Across the United States, housing markets handle pricing a home in a variety of ways. Many of my Realtor friends in California put a home on the market at or below market price.
The goal is to make the price so attractive that buyers are drawn to that home quickly. As excitement builds, the Realtor will announce that offers on the home will be accepted until a certain date and then highest and best will be selected.
One of the reasons this type of pricing works is because time is not the sellers friend. The longer a home stays on the market the lower the sales price will be. If your home sells in the first 30 days you have a fantastic chance of selling close to the market price.
Buyers know they will likely be competing for this home. In fact, the negotiating has already begun before the offers are reviewed as buyers jockey for the best position.
Ideally, the seller will have several offers to choose from. The price along with the terms are considered by the seller. Once the seller has chosen an offer the negotiating begins. It is not uncommon for prices of homes above $500,000 to increase $50,000, $100,000 or $300,000 depending on the desirability of the property and the competition among the buyers.
This style is uncommon in the Atlanta market but it may be seen occasionally with foreclosures. One local sale that comes to mind is a foreclosure that was priced at about half the market price. So many offers came in that the agent posted a note on the multiple listing service, “Please, no more offers!”
So what does this mean to the local market? A home priced at or slightly below the average market price will sell faster and for more money.
You have a home with a market value determined to be $300,000. In a normal market I’ve seen the seller price their home at $350,000 with a desire of selling at $325,000. In a market that is declining or with minimal growth this home would be hidden from the likely buyer. How can this be?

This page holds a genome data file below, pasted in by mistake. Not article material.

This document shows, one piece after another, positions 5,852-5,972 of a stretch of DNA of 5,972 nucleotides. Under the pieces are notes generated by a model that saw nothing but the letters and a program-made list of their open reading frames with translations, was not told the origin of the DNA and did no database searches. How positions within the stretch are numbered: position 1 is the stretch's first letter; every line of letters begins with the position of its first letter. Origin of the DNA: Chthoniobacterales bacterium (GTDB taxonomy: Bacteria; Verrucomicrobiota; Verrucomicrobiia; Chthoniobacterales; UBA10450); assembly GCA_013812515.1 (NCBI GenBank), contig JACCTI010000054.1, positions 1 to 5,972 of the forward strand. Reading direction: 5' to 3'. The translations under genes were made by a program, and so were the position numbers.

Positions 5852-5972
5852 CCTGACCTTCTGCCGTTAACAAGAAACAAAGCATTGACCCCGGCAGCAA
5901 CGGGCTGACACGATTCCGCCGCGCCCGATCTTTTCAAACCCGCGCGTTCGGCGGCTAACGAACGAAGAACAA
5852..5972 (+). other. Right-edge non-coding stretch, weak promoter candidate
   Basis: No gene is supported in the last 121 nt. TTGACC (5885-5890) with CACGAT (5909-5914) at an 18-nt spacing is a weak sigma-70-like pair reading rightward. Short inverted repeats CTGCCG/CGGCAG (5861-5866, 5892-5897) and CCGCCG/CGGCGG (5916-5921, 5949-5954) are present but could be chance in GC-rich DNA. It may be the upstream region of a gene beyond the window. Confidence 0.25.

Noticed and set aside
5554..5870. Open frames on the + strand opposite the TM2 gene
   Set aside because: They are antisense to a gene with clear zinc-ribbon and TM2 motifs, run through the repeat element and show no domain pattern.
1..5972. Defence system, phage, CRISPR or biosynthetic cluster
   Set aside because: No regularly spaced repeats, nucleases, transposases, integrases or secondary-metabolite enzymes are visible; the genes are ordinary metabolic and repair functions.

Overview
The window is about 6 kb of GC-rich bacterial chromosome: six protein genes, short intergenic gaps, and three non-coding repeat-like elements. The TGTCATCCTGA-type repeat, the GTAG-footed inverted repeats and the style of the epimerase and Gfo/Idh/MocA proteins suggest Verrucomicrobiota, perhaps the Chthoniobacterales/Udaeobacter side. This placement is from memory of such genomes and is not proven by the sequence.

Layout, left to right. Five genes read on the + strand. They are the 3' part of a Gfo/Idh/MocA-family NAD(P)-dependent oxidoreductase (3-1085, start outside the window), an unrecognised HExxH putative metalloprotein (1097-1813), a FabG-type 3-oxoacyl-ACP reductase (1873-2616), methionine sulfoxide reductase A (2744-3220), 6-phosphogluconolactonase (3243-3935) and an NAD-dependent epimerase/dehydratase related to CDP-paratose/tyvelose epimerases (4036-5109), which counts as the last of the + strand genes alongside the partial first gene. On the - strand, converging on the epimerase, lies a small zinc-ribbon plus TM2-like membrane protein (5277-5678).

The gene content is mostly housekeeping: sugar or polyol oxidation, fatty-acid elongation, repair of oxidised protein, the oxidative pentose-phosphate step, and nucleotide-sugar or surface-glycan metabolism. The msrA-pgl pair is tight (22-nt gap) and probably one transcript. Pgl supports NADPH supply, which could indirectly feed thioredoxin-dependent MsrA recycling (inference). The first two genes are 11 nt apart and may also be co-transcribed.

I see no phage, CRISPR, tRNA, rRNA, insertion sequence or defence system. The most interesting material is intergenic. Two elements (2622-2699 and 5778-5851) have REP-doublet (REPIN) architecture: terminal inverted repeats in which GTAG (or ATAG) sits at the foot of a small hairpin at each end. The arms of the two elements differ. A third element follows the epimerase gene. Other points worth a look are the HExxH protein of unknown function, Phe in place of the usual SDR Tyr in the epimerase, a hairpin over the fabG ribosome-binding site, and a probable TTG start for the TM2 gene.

Buyers in today’s market have shopped the Internet and have been pre-approved for a particular price range. With plenty of inventory the buyer elects to see homes up to $300,000. The agent will search up to $300,000.
The seller’s $300,000 home is listed with homes that have a market value of $325,000 or $350,000. The seller cannot compete with these homes and win.
Sellers might think that it’s not a problem. They can just lower their price if they don’t get a buyer at the higher price. Unfortunately a home receives the most activity when it is first listed. Homes purchased in this period sell faster and for more money.
In Metro Atlanta in first quarter of 2011, 70 percent of homes required a price reduction before receiving an offer. In the second quarter of 2012 that fell to 55 percent. This is a reflection of sellers coming to terms with today’s values.
See the Chartmaster Charts to see where your home might stack up against the average. Remember these figures are for Metro Atlanta so the actual percentages may vary for Peachtree Corners.